## Bar Graphs

Bar graphs are one of the most commonly used visualization types. You can use them to compare data across categories, identify outliers, and uncover historical high and low data points.

Visualization Type | More Information |
---|---|

Bar |
Compares groups of data over time using one categorical variable in a vertical format and is best used to show large changes. |

Boxplot |
Depicts groups of numerical data through quartiles and identifies outliers in a vertical format. |

Butterfly |
Plots data as two horizontal bars with the same X-axis in the center and visually resembles butterfly wings. |

Combo |
Displays different types of data in different ways, all within the same graph. |

Horizontal 100% |
Graphs data in the form of horizontal rectangular bars where the length of each bar equals 100%. |

Horizontal Bar |
Graphs data in the form of horizontal rectangular bars where the length of the bars is proportional to the values they represent. |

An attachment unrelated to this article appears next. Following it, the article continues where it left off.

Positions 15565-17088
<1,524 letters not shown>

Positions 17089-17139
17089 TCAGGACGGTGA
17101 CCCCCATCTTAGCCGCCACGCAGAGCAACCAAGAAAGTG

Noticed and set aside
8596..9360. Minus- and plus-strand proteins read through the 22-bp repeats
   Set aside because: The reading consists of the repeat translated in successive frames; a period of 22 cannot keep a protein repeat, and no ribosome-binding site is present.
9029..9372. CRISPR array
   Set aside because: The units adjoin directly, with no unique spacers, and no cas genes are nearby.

Horizontal Boxplot |
Depicts groups of numerical data through quartiles and identifies outliers in a horizontal format. |

Horizontal Stacked |
Renders numeric values across two categorical variables in a horizontal bar format. |

Overlay Chart |
Enables advanced combination charts with a multi-layer grammar experience and support for stacked bar charts. |

100% Stacked Bar |
Displays numeric values across one categorical variable where the length of each vertical bar equals 100%. Data containing negative values extends the vertical bar below the baseline of 0%. |

Stacked Bar |
Extends the standard bar graph by looking at numeric values across two categorical variables instead of one and is best used to show the total sizes of groups. |

Waterfall |
Shows how a starting value of something becomes a final value, uses the X, Y, Z axes to display intermediate values, and is useful in executive presentations. |